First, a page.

Skip to comments.St. Pete Police Fatally Shoot Dog
Posted on 03/07/2012 10:51:42 AM PST by nickcarraway
Despite improved training and new set of policies when it comes to confronting animals, St. Petersburg Police say they had no choice but to shoot and kill another dog Thursday.
It happened when a couple's loud fighting prompted several calls to 911.
"He was dead before he even hit the ground," said a sobbing Keilli Applegate.
Applegate, the dog's caretaker, was upset, but neighbors say it was an argument between Applegate and her husband that brought officers to the address on 10th Avenue North near 4th street.
And ultimately it was Phero, a pit bull that was well-known and well-liked in the neighborhood, that got the worst of it.
"The cop went - boom boom. Just like that, quick fast and in a hurry," said Applegate, "And I told the cop, 'You didn't have to do that. You didn't have to shoot him like that!'"
Phero was killed. He becomes the latest in a long list of dogs shot dead by St. Pete police officers over the past year.
There were seven of them in 2011.
The public outcry even prompted Chief Chuck Harmon to put new policies in place this past November. But in this case, police say the improved animal behavior training and new equipment, including noose-like catch poles, would not have made a difference.
The officers were responding to a domestic call with reports of a possible stabbing, and had no idea they would be facing Phero.
"Things happened so fast, the officer only had a chance to shoot," said department spokesman Bill Proffitt. "The officers heard a growling, snarling, charging dog and they had just a second or two to respond to that."
"Actually he's a sweet dog. I feel really bad," said neighbor Paulette Benson.
But Benson also said Phero was often off a leash, running up to people. That, she said, could be intimidating at first, but ultimately Phero was very gentle. It's a quality she admits the responding officers had no way of knowing.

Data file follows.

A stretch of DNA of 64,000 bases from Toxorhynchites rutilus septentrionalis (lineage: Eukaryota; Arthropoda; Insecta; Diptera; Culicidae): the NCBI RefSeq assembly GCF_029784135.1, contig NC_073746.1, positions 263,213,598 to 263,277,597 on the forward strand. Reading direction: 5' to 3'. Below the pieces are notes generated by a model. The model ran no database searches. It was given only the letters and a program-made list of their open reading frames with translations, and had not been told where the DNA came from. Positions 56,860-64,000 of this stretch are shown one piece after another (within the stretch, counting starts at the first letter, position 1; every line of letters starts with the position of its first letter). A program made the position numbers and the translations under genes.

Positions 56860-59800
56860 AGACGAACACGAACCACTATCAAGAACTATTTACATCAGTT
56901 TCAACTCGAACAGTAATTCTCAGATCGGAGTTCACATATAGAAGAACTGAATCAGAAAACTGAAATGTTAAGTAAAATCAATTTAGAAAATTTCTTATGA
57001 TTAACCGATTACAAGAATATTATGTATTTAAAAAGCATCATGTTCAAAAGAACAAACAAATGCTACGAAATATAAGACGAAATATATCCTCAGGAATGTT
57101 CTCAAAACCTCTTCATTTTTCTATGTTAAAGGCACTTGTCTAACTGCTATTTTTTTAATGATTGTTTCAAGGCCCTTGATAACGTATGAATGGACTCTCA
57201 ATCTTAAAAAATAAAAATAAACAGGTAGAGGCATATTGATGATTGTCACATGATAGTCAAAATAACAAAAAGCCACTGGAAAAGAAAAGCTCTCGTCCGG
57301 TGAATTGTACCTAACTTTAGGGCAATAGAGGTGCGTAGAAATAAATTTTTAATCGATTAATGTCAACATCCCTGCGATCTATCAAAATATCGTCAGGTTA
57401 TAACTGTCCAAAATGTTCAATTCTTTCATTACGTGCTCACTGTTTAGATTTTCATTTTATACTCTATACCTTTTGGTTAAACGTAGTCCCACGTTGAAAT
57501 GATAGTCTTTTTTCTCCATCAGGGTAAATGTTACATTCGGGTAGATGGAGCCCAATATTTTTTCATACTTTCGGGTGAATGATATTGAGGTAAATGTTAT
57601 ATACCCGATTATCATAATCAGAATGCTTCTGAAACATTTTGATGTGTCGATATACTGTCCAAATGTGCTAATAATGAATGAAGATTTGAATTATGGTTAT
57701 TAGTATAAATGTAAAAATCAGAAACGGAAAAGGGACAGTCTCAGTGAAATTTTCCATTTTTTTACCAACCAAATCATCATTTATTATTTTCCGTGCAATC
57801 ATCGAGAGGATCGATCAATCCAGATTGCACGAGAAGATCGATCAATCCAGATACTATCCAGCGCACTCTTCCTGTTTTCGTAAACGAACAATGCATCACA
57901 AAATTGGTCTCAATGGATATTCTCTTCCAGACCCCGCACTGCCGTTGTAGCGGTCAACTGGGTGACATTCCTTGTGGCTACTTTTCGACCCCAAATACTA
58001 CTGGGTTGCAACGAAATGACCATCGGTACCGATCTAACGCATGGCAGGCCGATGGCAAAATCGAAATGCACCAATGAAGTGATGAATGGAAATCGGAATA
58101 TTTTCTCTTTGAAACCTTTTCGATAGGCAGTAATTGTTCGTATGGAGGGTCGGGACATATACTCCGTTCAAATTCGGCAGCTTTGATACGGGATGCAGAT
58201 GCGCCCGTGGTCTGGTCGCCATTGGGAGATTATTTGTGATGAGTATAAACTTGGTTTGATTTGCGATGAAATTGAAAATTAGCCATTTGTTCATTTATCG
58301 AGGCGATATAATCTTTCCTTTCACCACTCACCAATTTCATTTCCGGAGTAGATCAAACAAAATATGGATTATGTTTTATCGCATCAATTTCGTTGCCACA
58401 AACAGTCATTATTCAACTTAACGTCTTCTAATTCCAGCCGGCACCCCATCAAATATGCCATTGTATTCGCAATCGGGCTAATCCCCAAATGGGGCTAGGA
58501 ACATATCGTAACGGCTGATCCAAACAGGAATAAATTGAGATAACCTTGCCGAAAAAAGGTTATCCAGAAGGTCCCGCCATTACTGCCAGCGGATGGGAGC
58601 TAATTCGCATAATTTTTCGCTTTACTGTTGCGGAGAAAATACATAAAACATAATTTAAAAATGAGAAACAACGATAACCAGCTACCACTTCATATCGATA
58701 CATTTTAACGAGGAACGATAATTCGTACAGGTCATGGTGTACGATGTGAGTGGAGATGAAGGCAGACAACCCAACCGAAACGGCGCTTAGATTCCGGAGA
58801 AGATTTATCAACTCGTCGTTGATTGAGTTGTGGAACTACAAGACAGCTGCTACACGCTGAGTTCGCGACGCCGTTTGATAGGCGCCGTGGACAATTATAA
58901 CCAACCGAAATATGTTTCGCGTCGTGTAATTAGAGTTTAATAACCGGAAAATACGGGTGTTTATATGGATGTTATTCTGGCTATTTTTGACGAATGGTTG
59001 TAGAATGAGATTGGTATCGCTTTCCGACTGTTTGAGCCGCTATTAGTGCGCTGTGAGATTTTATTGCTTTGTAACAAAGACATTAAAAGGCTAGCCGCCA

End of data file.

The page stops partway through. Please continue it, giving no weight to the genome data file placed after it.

"The St. Petersburg police did the right thing, I'm sorry," said Benson. "I mean, what if that dog attacked them?"
Still, in a city with a seemingly disproportionate number of canine killings, Phero's death is hard for Applegate to accept.
"I have never seen anything like that," she said. "I have never seen a life taken just like that."
St. Petersburg police are conducting an internal affairs investigation, which is considered standard anytime an officer's weapon is fired.
Investigators say the officer who shot Phero will remain on active duty.
LEO’s want to be the only ones to have guns.
Does not make me feel all fuzzy and safe.
Now this officer gets to go to those special meetings and learn the secret handshake.
The part where I completely lost sympathy for Applegate and her dog was when the neighbor said that the dog was often off leash running up to people. Sweet once he got there, but scared the HELL out of people.
Domestic disturbance and the report that someone was stabbed - go into the yard and be approached by a growling pit bull? Sounds like any reasonable person would shoot.
That or pull a “Columbine” (where a small explosion made the LEO’s cower in apathetic and pathetic inaction for hours) and let a potential stabbing victim bleed out while they fetched a dog restrainer or waited for animal control.
I'd shoot too. Owners fault for not keeping dog on leash -sadly, too often experienced from too many irresponsible owners.
Not your typical “cop shoots dog” story.
I blame the idiot owners for ALL of this.
They can’t use those tazer things or pepper spray on dogs?